Are You Caught Between the Diet Wars? Let’s End This!

Got a few extra pounds to lose?

Perhaps your energy level is so-so, digestive problems are a nag, allergies, low blood sugar, poor concentration, mood swings, hormonal imbalances, high blood pressure, or other chronic ailments have you hunting for solutions?

Have you tried lots of diets with limited success?

Are you confused by all the contradictory advice of nutrition experts?

If your answer is “yes” to any of these questions, here’s what you need to know: the real secret of health, fitness and longevity is customized, individualized nutrition.

Let’s go back a bit into dietary history….

For years, the American public has been overwhelmed with complex and often sharply contradictory information about what to eat to stay healthy.

If you were to make a quick internet search on the term “healthy diet” you would get over 24 million results (as of this writing). That is not only mind-boggling, it’s downright crippling to figure out if you should follow a paleo diet, raw food diet, gluten-free diet, dairy-free diet, sugar-free diet, heart-healthy diet, cancer prevention diet, diets for athletes, diets for women, diets to slow the aging process, diets to strengthen immunity, diets to combat depression or fatigue, cholesterol-free diets, hypoglycemic diets, and on and on.

The focus of all these diet debates is on the all-important issue of macronutrient consumption – that is  – how much protein, carbohydrate and fat people in general should be eating, and what types.

For instance, veganism is all the rage amongst the super health conscious. They contend that animal protein, the farming and consumption of animals, is bad for you and for the environment. Then there is the gluten-free debate. And the dairy debate. And the soy debate.

You get my drift?

It’s a diet war zone out there, ladies!

So, what’s a hormone balancing diet diva to do?

There are two very important elements to consider amidst all the food fuss and fight –  genes and lifestyle.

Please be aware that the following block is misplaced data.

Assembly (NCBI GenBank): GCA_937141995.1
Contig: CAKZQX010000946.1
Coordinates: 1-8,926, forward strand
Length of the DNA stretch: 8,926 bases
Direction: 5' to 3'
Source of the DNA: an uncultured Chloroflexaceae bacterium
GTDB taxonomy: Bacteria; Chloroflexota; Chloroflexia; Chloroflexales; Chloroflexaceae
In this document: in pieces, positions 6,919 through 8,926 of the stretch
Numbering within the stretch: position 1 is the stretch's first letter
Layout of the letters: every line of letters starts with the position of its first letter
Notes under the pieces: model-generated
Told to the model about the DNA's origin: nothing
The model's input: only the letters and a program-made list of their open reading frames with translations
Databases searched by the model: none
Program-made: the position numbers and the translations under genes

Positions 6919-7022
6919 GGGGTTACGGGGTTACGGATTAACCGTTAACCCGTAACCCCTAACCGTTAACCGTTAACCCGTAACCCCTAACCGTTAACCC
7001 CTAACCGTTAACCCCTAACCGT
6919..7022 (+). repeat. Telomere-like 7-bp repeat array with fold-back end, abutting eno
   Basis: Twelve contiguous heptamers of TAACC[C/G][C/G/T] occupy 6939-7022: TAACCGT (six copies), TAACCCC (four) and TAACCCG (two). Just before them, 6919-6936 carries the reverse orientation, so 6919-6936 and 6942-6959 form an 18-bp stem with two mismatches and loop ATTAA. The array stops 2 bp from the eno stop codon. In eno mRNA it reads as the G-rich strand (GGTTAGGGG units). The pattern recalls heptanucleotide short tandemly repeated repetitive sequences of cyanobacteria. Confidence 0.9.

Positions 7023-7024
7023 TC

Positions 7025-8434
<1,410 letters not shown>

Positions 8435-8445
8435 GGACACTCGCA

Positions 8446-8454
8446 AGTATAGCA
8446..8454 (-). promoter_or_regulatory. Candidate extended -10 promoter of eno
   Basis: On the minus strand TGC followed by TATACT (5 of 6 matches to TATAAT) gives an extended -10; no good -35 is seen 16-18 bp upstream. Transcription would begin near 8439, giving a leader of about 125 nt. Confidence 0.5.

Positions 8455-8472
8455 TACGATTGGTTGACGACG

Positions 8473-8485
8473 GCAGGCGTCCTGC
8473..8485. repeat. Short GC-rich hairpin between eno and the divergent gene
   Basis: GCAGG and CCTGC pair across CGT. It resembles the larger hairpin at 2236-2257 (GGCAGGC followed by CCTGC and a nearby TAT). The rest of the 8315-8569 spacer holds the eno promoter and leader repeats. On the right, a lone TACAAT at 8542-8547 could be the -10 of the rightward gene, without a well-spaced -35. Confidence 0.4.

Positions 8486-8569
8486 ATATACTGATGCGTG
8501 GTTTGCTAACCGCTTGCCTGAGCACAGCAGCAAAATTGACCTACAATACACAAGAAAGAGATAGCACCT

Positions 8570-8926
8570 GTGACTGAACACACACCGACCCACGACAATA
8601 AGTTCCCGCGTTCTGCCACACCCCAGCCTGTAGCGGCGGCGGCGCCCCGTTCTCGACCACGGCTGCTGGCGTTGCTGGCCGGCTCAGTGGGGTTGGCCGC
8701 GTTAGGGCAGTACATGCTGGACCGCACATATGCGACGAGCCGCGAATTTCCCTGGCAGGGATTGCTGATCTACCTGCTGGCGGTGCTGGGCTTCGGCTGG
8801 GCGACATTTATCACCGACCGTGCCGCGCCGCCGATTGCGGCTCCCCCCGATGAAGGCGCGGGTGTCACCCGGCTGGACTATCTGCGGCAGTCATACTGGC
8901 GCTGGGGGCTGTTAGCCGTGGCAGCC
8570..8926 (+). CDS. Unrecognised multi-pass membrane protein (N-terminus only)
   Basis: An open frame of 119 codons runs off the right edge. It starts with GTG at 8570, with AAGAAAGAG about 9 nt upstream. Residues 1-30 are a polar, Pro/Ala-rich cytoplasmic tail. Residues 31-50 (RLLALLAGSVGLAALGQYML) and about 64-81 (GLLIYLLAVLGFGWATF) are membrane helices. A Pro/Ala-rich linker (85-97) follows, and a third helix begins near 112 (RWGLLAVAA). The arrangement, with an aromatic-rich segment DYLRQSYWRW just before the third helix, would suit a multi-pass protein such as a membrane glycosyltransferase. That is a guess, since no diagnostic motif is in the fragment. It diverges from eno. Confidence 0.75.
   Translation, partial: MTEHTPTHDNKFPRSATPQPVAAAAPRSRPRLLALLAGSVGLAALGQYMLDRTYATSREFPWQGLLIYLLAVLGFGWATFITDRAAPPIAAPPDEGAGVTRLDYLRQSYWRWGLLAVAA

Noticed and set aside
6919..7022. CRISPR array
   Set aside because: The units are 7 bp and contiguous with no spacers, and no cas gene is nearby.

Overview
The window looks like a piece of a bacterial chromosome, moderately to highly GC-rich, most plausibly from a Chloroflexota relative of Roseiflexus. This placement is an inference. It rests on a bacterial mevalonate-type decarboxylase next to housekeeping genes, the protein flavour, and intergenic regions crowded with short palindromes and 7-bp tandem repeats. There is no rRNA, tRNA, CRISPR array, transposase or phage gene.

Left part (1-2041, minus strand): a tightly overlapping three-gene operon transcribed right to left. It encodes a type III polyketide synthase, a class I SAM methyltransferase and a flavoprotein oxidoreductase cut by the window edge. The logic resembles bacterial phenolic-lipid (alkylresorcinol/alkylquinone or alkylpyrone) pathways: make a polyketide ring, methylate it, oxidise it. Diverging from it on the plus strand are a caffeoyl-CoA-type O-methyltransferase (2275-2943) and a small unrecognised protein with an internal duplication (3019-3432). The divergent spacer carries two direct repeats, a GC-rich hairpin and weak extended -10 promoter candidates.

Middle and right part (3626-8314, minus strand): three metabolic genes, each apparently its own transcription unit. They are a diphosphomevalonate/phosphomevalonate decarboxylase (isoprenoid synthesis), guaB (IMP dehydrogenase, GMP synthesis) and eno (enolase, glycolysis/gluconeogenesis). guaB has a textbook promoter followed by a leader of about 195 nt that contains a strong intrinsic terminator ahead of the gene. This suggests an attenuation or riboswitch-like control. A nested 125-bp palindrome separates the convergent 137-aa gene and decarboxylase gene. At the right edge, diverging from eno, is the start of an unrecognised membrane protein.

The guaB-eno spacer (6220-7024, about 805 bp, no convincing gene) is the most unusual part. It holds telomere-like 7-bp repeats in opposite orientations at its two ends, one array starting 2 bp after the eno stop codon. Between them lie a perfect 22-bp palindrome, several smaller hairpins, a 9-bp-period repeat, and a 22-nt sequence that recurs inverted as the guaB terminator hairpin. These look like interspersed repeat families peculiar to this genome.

Your Genes Determine Your Nutritional Needs, Mostly

Yep. Your DNA has needs. Ones which were determined before you were born. Over thousands of years of evolutionary history, people in different parts of the world developed very distinct nutritional needs in response to a whole range of variables – including climate, geographical location and whatever plant and animal life their environments had to offer.

Take the First Peoples of the Americas for example (aka Native Americans). According to this article on National Geographic, traditional diets of various tribes are largely influenced by what’s available locally.

If you lived in the Pacific Northwest, you’d know the six types of salmon and how to harvest them, but if you were a Navajo on the Midwestern plains, you never would have seen one.
— Lois Ellen Frank, a Native American chef with a Ph.D. in culinary anthropology.

This is before the high rates of diabetes which now exits among Native Americans. Yes, they ate animal products. Another example, those who reside in tropical or equatorial regions have strong hereditary need for diets high in carbohydrates such as vegetables and fruits and grains and legumes.

I was one of those people in my youth and young adulthood. I grew up on a tropical island and lived in tropical South Florida. Until my late 20’s, I was rarely ill, very lean, healthy and strong. Subsisting on a high-carb diet including my favorite rice and beans with small portions of meat and loads of fruit.

This type of diet provides the kind of body fuel that is most compatible with the unique body chemistry of people who are genetically programmed to lead active lifestyles in warm and humid regions of the world. Their systems are simply not designed to process or utilize large quantities of animal protein and fat.

On the opposite end of the spectrum, people from cold harsh northern climates are not genetically equipped to survive on light vegetarian food. They tend to burn body fuel quickly, so they need heavier foods to sustain themselves. Eskimos, for example, can easily digest and assimilate large quantities of protein and fat – the very types of foods which would overwhelm the digestive tracts of people from, say, the Mediterranean basin.

My current diet in the past couple of decades since living in a four-season climate, is higher in animal protein and less in carbs. I simply could not function on the high carb diet of my youth.

The bottom line is that a diet considered “healthy” in one part of the world is frequently disastrous for people elsewhere in the world. Therefore, I prefer not to use the term “healthy” when speaking of food.

The question I keep asking – healthy for whom?

If you are the factoid or science type – read this report. Very interesting.

I want to bring your attention to this statement, bolded text for emphasis:

Dietary reference values, e.g. recommended dietary allowance (RDA) or safe upper limits, which are designed for the general population and based on different metabolic outcomes, are not optimised for genetic subgroups which may differ critically in the activity of transport proteins for a micronutrient and/or enzymes that require that micronutrient as a cofactor.